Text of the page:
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Static effects of a hypothetical customs union in the Indian sub-continent
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|Title:||Static effects of a hypothetical customs union in the Indian sub-continent|
|Authors:||Jayaraman, Tiruvalangadu Krishnamurthy|
|Keywords:||Customs unions -- Mathematical models|
|Abstract:||This dissertation seeks to apply the theory of customs union to five countries in the Indian sub-continent, namely, Bangladesh, India, Nepal, Pakistan and Sri1anka and to measure ex-ante the static effects of such a customs union. The static effects include trade creation, trade diversion and export effects. Net welfare effects for each country in the union and for the union as a whole are calculated. The study is based on a partial equilibrium approach. Further, two assumptions have been made: (1) The supply elasticities of exports of each member country to other members and to the rest of the world, and those of the rest of the world to the members of the union are infinite; and (2) there is a one-stroke abolition of barriers to trade between the member countries once the customs union is formed. The methodology utilized is the ordinary least squares single equation regression analysis for estimating pre-union elasticities of import demand of each country with respect to imports from each of the other prospective member countries and the rest of the world. Imports are disaggregated into nine Sections as per Standard International Trade Classification. The pre-union tariff rates are the average implicit tariff rates for each of the nine SITC Sections which reflect the degree of protection due to both tariff and non-tariff barriers. The weights used for averaging purposes are the value added at international prices. Four different common external tariff structures are considered. Alternative I is the simple arithmetic mean of the pre-union tariff rates for each SITC Section; Alternative II is the highest pre-union tariff rate prevailing for each section in the region; Alternative III is the lowest pre-union rate, and Alternative IV is the simple average of these two rates for each section. The base year for calculating the static effects is 1969, which is considered to be free from any abnormalities in the region. However, as there was no trade in 1969 between India and the two wings of former Pakistan, quantum of trade for nine different SITC Sections have been extrapolated from the trend equations fitted for the period 1960-1965 during which there was a substantial volume of trade between these countries. Ex-ante measurements show that the welfare gains are positive for the union as well as for each of the member countries only when the common external tariff structure, Alternative III, is adopted. Under Alternative II, both the union and each member country experience maximum welfare loss, the worst hit member country being Srilanka, followed by Nepal, India, Pakistan and Bangladesh. Under Alternative I, the union again as a whole, suffers welfare loss; India, Nepal and Srilanka are the three member countries which do not benefit from the union whereas Pakistan and Bangladesh emerge as gainers. Under Alternative IV again there is a welfare loss for the union as well as for three member countries, namely, India, Nepal and Srilanka, but Pakistan and Bangladesh are benefitted by the union. The above results may be attributed to the following factors: (1) relatively low volume of pre-union intra-regional trade compared to the volume of trade with the rest of the world for each member country; (2) relatively high elasticities of demand for imports of the rest of the world; and (3) relatively high pre-union tariff rates in the region.|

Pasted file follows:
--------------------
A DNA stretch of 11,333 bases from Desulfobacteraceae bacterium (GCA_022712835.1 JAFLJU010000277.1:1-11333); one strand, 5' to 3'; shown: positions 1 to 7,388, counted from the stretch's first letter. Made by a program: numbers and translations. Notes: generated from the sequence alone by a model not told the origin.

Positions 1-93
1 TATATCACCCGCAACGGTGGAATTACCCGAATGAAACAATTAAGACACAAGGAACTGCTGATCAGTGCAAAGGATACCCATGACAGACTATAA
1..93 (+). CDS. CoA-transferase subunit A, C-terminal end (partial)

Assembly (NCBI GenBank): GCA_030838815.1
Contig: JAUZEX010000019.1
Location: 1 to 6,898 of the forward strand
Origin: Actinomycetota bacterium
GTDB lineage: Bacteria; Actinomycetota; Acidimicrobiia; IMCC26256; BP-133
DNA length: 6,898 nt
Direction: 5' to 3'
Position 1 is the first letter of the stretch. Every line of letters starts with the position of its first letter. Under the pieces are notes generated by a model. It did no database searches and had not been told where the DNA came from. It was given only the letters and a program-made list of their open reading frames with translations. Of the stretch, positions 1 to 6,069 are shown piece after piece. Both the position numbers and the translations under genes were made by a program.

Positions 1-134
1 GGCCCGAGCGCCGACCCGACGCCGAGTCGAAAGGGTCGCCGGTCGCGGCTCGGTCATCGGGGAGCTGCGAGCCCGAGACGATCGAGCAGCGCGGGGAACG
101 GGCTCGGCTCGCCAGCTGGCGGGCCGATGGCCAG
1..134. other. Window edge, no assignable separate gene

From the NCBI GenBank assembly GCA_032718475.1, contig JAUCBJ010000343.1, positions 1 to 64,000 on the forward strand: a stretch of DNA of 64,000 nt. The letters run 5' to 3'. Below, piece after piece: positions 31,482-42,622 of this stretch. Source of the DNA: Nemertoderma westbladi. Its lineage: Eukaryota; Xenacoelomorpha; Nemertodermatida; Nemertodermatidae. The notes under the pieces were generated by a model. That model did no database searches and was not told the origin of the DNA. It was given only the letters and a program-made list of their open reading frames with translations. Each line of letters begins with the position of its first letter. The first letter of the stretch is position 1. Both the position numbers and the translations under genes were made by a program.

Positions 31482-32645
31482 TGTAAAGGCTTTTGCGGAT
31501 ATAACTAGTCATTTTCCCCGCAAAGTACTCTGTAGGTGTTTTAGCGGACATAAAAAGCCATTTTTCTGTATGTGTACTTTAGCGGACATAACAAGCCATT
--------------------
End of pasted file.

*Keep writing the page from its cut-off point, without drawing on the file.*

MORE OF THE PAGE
Thesis (Ph. D.)--University of Hawaii at Manoa, 1975.
Bibliography: leaves 143-148.
xi, 148 leaves ill
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|Appears in Collections:||Ph.D. - Economics|
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